By Peter Bell

Want to Get Started with Code Generation?

There are a number of specific code generation tools in the CF world, but there isn't a general purpose code generation tool.

Over the next couple of days I'll be re-building and republishing CF Gen as a general purpose tool for code generation projects in CF. This posting introduces the steps required to implement a general purpose code generator and would be useful for anyone interested in getting started with code generation . . .

A Overview of Code Generation
The purpose of a (Model to Text) code generator is to take some kind of metadata, apply it to a set of templates and use those to generate a number of files. To build a specific generator, you need metadata, templates and a workflow.

ColdFusion allows you to take data and generate files using cfml templates. For example, you might take product data from a database and run that through a product.cfm display template to display the product detail pages for all of the products in a commerce store.

Code generation is pretty similar, only instead of the output being HTML that is sent to a browser, you use some kind of metadata together with a template (usually a .cft or .xslt file in the CF world) to create files that will be saved to the hard drive. Most of the files for a ColdFusion project will usually be .cfc's or .cfm's, although you may well also generate .sql, .xml and other file types as part of the process of generating an entire application.

The starting point is the metadata. Most existing projects use database introspection to generate their metadata by looking at a db schema. That is one approach, but a more flexible approach is to allow any kind of metadata so if you want to use a UML modeling tool, write your own external DSL using XML or store metadata statements in the database you could still use them with the generator.

You could use .xslt templates, but I find that CF Template is the easiest way to take advantage of the power and simplicity of ColdFusion for your code generation templating. Templates for code generation just have to support accessing the metadata, looping over collections and conditional statements, although CF template allows you to do anything you can do in CF including calling objects, using UDFs, using CF functions, writing cfscript blocks, etc.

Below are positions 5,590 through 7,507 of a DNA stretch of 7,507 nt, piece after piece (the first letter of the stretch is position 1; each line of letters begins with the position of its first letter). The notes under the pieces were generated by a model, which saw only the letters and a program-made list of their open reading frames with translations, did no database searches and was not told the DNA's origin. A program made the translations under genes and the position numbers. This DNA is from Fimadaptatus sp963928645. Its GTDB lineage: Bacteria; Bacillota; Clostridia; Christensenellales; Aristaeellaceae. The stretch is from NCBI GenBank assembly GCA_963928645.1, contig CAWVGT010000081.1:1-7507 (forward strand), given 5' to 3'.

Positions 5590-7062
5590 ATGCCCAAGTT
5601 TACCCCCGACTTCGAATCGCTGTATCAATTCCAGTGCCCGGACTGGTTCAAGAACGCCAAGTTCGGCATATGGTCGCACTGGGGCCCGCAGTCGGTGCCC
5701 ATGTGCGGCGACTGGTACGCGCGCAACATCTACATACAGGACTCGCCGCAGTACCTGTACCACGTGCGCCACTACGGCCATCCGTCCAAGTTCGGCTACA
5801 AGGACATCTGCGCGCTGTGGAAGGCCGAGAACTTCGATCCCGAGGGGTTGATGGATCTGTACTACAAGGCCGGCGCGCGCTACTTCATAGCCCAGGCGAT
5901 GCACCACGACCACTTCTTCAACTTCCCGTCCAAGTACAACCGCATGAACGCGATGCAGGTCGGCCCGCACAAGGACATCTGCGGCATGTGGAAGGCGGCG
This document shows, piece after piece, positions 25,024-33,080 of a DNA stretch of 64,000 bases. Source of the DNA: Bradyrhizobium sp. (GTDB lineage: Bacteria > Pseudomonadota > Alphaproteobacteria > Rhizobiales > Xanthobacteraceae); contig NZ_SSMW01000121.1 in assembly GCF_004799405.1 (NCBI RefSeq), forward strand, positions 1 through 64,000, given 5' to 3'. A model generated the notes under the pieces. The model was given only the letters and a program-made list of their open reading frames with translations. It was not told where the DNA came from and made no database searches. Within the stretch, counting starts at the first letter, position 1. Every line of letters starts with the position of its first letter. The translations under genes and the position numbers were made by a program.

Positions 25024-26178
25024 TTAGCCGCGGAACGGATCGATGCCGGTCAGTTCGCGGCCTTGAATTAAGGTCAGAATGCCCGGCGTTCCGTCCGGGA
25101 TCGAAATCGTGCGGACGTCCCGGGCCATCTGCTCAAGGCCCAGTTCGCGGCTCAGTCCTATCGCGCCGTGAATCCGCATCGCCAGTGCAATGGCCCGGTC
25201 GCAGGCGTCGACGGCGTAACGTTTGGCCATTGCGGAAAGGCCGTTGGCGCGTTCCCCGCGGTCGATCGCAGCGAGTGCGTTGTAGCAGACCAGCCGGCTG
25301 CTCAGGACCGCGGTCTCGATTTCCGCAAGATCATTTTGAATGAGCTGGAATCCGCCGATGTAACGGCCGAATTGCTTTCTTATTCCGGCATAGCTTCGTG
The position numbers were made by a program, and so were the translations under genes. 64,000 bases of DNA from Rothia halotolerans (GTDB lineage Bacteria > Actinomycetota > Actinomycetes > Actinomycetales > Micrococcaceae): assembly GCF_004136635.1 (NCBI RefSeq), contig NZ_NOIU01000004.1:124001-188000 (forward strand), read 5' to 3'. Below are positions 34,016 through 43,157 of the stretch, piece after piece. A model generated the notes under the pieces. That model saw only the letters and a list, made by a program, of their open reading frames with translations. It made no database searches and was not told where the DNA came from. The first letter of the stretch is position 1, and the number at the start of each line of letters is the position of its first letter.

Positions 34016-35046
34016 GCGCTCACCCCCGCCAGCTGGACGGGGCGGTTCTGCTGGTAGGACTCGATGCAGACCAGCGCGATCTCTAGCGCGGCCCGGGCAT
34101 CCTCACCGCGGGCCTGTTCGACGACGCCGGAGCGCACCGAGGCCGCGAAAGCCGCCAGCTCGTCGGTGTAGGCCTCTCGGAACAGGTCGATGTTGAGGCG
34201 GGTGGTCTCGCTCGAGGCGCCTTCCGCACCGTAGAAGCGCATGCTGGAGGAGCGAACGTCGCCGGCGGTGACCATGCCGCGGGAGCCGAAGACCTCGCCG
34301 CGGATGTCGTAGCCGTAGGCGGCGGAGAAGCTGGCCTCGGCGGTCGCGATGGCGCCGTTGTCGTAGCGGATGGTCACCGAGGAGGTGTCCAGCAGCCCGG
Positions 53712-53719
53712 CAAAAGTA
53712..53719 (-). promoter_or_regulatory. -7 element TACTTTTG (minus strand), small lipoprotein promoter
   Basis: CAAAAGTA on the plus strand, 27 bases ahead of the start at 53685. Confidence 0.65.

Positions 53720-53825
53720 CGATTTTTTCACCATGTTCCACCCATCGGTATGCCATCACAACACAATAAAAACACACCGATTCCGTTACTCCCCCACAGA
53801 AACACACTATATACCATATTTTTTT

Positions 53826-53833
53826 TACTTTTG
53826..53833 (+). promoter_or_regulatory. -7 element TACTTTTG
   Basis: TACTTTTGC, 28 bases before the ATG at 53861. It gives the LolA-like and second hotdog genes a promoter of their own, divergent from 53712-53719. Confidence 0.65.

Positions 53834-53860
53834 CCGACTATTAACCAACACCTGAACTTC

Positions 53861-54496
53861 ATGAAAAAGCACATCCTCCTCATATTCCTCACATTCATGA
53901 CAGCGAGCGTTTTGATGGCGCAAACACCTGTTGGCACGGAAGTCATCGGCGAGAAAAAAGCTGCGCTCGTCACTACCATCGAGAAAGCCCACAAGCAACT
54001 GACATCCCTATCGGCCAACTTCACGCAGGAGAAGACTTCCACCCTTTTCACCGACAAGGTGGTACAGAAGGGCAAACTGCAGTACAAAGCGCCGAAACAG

There are broadly two ways to implement a code generator. In tools like MetaEdit, it "walks the model", going through the model, generating the necessary code as it goes through.

I've taken the general approach used by openArchitectureWare of having a workflow description as I found that an easier approach to get started with.

If you look at most code generators, you could generalize what they do as follows:

For each step

  • Get Metadata
  • Get template
  • Iterate over iterator
  • Generate one file/snippet per instance
So, for example, the first step might be to create a DAO for each entity, iterating over a collection of metadata describing the entities in the model and creating a DAO for each one. The next step might be to create a service class for each entity, and then the next step might be to generate a controller class for each controller required by the application.

In practice this fairly simplistic workflow description allows you to solve a pretty wide range of problems - especially when you remember that the collection you iterate over can have 1..* elements, so if you want to generate a single config file, you just "iterate" over a collection with only a single record.

Thoughts? Making sense?

I've been playing with code generation over the last couple of months, gradually refining and refactoring my code, and it's good to see that I'm mostly on the right track, even though I didn't really research anything...

I started off with some crude meta data (mostly lists) and was just generating chunks of code. But over time you get to see more and more patterns emerging, so you progress to storing more complex metadata (structs, queries) and come up with some meta data to handle edge cases, apply some logic to them, and finally you get to the stage where you can spit out complete .cfm files that just work.

My next step is to refactor the templating, because using skeleton files and evaluated strings is just a little bit messy. I think I should give CFTemplate a try, thanks for the tip :)
# Posted By Justin Carter | 7/15/08 6:13 PM
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